Primary malignant brain tumors make up one of the deadliest forms of cancer in both adults and children. Glioblastoma (GBM), the most common primary malignant brain tumor in adults, is a highly malignant diffuse astrocytoma that can present de novo
or develop from the progression of a lower grade tumor. Children also present with GBM, although less commonly. For any age group, GBM share a similar histopathologic appearance between tumors, however GBM are highly heterogeneous with respect to their biologic and molecular characteristics. Using a combination of gene expression, genomic and proteomic data to identify patterns between GBMs, tumors can be stratified into potentially clinically relevant subtypes [1
]. Future stratification of patients into subgroups based upon predicted responsiveness to specific therapies will likely lead to improved therapy. Despite these exciting advances, the current prognosis for patients with GBM is poor and median survival remains less than two years [9
]. There is great need for improvement in our understanding of factors driving tumorigenesis within different tumor subtypes. This knowledge will propel the development of novel therapeutic strategies and advance our ability to target tumors and to predict response.
Aberrant activation of multiple receptor tyrosine kinase (RTK) signaling pathways is a unifying feature across GBM, promoting many aspects of tumorigenesis including tumor cell proliferation, survival, invasion, and induction of angiogenesis. Indeed the most common alterations in GBM include amplification of RTK receptors, such as EGFR and PDGFRA, and increased expression of ligands, such as PDGFB [5
]. Furthermore, overexpression of ligands such as PDGFB can drive tumorigenesis in murine brain tumor models [13
]. Despite the role of RTKs in driving oncogenesis, small molecule inhibitors targeting single RTK pathways have been largely unsuccessful in improving overall survival [16
]. A potential explanation for the limited efficacy of these targeted therapeutics is that GBM is driven by the summation of multiple signaling inputs [1
]. Simultaneous targeting of multiple abnormal signaling pathways will likely be required for the development of more effective therapies.
Heparan sulfate proteoglycans and extracellular sulfatases in GBM
HSPGs present on the cell surface as well as in the extracellular matrix, are a major component of the extracellular environment in normal brain and GBM [22
]. They regulate cellular signaling via their ability to bind diverse protein ligands including growth factors, chemokines, morphogens, matrix proteins, cell adhesion molecules, and proteases [24
]. As illustrated in Figure , HSPGs can bind and sequester ligands thereby preventing engagement with their cognate receptor, as discussed above with the Wnts for example. HSPG can also act as a co-receptor and promote receptor signaling, such as with FGF2 and VEGF [20
]. HSPG-mediated signaling is also critical for normal brain development [31
Heparan sulfate proteoglycan (HSPG) glycosaminoglycan side chains bind and sequester ligands in the extracellular environment
In GBM, the expression levels of multiple HSPG core proteins and HSPG-modifying enzymes are significantly altered relative to normal brain (Figure ). HSPGs consist of a protein core and heparan sulfate (HS) chains consisting of linear carbohydrate chains of repeating disaccharide units. Essential for their function in cell signaling, the HS chains undergo extensive post-translational modifications, including sulfation on the 6-O- position of glucosamine [32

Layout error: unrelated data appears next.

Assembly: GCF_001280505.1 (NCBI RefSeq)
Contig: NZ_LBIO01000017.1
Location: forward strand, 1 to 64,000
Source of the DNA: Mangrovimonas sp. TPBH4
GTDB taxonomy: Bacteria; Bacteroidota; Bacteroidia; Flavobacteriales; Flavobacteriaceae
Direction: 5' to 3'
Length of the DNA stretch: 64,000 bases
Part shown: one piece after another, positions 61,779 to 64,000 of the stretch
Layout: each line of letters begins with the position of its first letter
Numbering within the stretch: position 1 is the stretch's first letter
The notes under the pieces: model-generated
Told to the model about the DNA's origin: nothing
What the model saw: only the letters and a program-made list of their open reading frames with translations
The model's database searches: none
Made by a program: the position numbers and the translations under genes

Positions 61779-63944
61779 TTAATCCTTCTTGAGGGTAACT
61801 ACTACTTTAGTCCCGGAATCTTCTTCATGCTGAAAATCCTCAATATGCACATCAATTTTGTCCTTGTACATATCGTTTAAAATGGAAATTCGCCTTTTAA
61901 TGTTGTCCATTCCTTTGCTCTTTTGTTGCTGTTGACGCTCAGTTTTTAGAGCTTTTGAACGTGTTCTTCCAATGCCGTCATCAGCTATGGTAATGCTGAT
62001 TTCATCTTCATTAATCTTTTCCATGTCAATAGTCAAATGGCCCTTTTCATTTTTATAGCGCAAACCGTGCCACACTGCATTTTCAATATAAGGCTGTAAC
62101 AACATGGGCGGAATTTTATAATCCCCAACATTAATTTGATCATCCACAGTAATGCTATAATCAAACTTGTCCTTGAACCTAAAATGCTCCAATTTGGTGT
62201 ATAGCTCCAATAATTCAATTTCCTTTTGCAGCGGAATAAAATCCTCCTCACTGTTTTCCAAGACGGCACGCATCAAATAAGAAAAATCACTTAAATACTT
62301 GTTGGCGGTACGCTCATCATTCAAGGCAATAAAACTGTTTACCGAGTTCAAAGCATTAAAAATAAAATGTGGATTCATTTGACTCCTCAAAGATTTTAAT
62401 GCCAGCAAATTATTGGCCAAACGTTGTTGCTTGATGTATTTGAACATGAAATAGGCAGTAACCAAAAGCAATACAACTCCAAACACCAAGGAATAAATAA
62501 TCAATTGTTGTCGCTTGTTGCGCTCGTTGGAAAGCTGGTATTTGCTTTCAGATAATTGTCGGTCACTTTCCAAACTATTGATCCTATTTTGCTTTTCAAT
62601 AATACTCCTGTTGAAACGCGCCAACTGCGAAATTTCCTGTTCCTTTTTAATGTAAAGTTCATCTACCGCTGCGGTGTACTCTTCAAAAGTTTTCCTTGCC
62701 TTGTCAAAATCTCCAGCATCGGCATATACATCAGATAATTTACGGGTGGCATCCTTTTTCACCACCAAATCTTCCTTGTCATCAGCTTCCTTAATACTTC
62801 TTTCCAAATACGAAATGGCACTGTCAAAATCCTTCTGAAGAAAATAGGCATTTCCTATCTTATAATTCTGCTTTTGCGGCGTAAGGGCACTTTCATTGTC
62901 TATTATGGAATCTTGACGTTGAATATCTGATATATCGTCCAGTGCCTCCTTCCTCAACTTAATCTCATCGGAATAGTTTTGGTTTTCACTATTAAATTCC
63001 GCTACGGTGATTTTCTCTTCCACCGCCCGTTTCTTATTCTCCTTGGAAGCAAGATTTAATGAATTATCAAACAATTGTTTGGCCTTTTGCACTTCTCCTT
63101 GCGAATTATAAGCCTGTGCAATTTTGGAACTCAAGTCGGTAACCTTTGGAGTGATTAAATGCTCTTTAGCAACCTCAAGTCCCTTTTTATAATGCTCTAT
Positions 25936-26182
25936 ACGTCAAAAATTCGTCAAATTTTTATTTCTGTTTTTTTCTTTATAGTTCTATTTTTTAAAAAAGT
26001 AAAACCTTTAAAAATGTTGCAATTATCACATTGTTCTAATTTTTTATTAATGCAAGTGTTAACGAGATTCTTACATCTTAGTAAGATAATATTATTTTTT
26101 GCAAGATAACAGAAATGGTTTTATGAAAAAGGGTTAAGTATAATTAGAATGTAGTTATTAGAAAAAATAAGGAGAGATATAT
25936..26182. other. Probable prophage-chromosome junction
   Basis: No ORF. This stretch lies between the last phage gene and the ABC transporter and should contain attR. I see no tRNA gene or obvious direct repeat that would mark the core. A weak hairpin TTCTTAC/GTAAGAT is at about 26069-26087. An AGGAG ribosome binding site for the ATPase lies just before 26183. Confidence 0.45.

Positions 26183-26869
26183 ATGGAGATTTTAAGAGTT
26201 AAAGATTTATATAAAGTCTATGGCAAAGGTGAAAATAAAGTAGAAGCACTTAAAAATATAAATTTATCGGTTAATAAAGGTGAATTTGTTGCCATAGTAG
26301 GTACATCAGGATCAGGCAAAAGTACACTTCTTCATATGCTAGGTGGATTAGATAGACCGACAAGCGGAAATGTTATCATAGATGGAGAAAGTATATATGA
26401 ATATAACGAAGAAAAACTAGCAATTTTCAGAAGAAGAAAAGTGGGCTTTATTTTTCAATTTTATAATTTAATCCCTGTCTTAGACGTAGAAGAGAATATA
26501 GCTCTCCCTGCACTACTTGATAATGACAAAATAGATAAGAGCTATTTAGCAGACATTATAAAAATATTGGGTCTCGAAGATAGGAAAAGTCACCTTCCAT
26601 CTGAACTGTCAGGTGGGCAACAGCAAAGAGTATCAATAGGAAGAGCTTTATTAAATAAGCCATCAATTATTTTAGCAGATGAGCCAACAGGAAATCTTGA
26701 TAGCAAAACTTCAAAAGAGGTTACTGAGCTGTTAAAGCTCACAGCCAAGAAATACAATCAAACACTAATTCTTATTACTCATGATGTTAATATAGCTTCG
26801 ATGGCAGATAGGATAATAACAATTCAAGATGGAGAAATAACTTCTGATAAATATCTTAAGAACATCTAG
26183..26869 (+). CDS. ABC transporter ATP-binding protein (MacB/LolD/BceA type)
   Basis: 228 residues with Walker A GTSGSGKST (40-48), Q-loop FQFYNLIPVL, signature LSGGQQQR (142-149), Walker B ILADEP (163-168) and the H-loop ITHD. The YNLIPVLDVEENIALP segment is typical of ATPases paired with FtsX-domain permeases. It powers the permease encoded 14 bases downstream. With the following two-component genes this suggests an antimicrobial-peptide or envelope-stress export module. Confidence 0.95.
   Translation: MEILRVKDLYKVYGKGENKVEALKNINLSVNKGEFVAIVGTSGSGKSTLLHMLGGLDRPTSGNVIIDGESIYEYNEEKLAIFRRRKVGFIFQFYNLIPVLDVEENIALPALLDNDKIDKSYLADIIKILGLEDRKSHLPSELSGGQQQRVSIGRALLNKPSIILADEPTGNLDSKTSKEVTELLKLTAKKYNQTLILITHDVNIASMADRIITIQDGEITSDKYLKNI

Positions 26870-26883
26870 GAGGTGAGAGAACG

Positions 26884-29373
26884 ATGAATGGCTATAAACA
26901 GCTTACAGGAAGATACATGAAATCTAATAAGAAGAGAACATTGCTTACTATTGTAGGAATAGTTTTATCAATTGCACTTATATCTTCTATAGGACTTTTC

]. Indeed, 6-O-sulfation of HS is a critical determinant of growth factor binding and is essential for normal development [33
]. While a number of intracellular enzymes regulate HSPG biosynthesis and sulfation, the recently discovered extracellular sulfatases, SULF1 and SULF2, reveal a novel mechanism for the regulation of HSPG-dependent signaling. By removing 6-O-sulfates on HS chains and mobilizing protein ligands from HSPG sequestration in the extracellular environment, the Sulfs can activate multiple key signaling pathways (e.g., Wnt, Shh, GDNF, and PDGF) [20
Altered HSPG-related gene expression in human GBM
Consistent with this ability, SULF transcripts are overexpressed in GBM and in many human cancers, including non-small cell lung cancer (NSCLC), hepatocellular carcinoma, breast cancer, head and neck cancer, pancreatic adenocarcinoma, multiple myeloma, and gastric carcinoma [40
]. In GBM, we have found that SULF2 protein is expressed in adult and pediatric tumors (Figure ) and, using knockdown and transgenic approaches, we have demonstrated ablation of SULF2 results in decreased activity of several RTKs, including PDGFR-alpha, decreased tumor cell proliferation, and prolonged survival in vivo
]. Interestingly, SULF2 has also been directly implicated as a driver of carcinogenesis in NSCLC [43
], pancreatic cancer [44
], hepatocellular carcinoma [45
], and a murine model for oligodendroglioma [46
], further supporting its importance. The SULFs appear to regulate multiple signaling pathways important in cancer, likely upstream to the interaction of growth factors with RTKs and the activation of intracellular kinases (Figure ). Defining the extent and timing of SULF2 function in tumorigenesis will be important.
Expression of SULF2 protein in human GBM
Subtype-specific alterations in the expression of HSPGs and HSPG modifying enzymes in GBM
HSPGs are also the targets of heparanase (HPSE), an endoglycosidase, which generates biologically active fragments of HS chains. Heparanase is upregulated in many cancers, including GBM (Figure and [47
]). Increased expression of heparanase in tumors has been implicated in increased tumorigenesis, tumor angiogenesis, and invasiveness [47
]. Together these studies suggest that tumors actively enzymatically modify components of the brain tumor microenvironment to help drive oncogenic signaling and invasion. Disruption of this partnership may be an important therapeutic strategy.